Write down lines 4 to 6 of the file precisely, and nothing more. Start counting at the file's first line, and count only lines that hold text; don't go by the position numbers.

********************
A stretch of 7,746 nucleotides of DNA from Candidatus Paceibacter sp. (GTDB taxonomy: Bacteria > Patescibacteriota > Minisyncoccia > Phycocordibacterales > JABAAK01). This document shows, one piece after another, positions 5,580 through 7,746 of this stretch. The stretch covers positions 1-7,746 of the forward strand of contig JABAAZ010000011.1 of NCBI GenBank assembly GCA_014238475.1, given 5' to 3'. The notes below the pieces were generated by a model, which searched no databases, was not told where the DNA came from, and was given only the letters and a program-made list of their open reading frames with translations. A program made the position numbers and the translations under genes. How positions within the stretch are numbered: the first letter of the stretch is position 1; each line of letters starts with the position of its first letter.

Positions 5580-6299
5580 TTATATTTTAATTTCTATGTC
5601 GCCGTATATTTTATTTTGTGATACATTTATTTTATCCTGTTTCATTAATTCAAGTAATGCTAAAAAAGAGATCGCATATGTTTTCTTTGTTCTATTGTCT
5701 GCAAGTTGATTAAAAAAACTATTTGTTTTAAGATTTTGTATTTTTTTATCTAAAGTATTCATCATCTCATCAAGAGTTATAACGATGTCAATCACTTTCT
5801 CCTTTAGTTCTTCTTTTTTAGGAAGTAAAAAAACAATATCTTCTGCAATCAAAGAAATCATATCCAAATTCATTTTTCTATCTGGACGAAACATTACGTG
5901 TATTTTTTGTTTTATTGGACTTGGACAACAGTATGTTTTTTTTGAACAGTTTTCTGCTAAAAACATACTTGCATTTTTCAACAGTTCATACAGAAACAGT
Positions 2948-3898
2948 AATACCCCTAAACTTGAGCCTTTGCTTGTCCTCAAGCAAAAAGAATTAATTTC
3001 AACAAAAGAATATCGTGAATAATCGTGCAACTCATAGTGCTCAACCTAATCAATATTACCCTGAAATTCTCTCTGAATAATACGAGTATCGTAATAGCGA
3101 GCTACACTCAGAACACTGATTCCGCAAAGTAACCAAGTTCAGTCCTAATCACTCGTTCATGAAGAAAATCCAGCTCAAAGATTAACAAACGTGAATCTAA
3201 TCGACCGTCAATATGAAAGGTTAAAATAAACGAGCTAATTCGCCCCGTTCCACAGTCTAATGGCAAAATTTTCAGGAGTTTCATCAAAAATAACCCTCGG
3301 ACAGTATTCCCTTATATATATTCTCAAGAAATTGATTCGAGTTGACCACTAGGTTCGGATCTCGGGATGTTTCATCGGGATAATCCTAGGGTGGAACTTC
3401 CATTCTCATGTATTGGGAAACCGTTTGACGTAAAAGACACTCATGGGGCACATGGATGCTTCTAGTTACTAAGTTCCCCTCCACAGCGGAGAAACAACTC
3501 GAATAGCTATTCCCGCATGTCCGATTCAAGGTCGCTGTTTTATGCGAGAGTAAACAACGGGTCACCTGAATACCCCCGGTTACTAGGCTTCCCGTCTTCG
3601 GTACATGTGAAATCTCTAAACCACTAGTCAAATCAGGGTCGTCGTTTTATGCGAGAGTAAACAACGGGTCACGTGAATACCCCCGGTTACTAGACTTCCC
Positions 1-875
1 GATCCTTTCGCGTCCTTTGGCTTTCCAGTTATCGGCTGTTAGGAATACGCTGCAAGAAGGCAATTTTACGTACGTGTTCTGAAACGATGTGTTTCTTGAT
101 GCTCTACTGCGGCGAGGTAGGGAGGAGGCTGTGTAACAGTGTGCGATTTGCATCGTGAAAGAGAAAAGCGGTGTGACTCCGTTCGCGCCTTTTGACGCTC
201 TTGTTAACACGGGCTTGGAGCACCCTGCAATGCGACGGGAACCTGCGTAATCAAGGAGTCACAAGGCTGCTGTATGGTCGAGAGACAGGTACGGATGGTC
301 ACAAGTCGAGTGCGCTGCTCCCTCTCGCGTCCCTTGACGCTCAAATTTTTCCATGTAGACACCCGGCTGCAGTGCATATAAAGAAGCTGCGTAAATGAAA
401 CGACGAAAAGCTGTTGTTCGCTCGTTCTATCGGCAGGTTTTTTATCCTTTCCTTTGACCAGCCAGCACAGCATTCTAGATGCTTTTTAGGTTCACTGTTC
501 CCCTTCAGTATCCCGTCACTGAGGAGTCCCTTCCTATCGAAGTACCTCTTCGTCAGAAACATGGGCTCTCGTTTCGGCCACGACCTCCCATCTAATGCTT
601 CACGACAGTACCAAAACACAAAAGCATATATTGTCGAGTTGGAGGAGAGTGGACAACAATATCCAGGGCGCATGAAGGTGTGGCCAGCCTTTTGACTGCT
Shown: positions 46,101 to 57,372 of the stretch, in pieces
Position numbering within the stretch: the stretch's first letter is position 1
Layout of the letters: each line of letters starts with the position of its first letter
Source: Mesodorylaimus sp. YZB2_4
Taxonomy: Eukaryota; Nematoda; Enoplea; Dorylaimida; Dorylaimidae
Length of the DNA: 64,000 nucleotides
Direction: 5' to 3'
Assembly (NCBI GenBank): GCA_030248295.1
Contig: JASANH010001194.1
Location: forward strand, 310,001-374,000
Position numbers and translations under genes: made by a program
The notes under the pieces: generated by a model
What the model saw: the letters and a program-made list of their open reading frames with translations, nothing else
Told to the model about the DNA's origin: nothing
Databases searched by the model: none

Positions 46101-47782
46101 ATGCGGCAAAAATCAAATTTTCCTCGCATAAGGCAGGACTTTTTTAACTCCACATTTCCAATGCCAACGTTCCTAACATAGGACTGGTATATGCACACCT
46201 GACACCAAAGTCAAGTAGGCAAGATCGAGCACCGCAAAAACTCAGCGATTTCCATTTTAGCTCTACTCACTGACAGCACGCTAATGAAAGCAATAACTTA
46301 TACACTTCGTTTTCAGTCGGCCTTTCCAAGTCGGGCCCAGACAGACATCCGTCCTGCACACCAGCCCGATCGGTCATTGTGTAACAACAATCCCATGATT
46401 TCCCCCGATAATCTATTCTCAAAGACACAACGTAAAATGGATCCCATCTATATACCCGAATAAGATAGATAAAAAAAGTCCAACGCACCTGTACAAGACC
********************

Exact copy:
5601 GCCGTATATTTTATTTTGTGATACATTTATTTTATCCTGTTTCATTAATTCAAGTAATGCTAAAAAAGAGATCGCATATGTTTTCTTTGTTCTATTGTCT
5701 GCAAGTTGATTAAAAAAACTATTTGTTTTAAGATTTTGTATTTTTTTATCTAAAGTATTCATCATCTCATCAAGAGTTATAACGATGTCAATCACTTTCT
5801 CCTTTAGTTCTTCTTTTTTAGGAAGTAAAAAAACAATATCTTCTGCAATCAAAGAAATCATATCCAAATTCATTTTTCTATCTGGACGAAACATTACGTG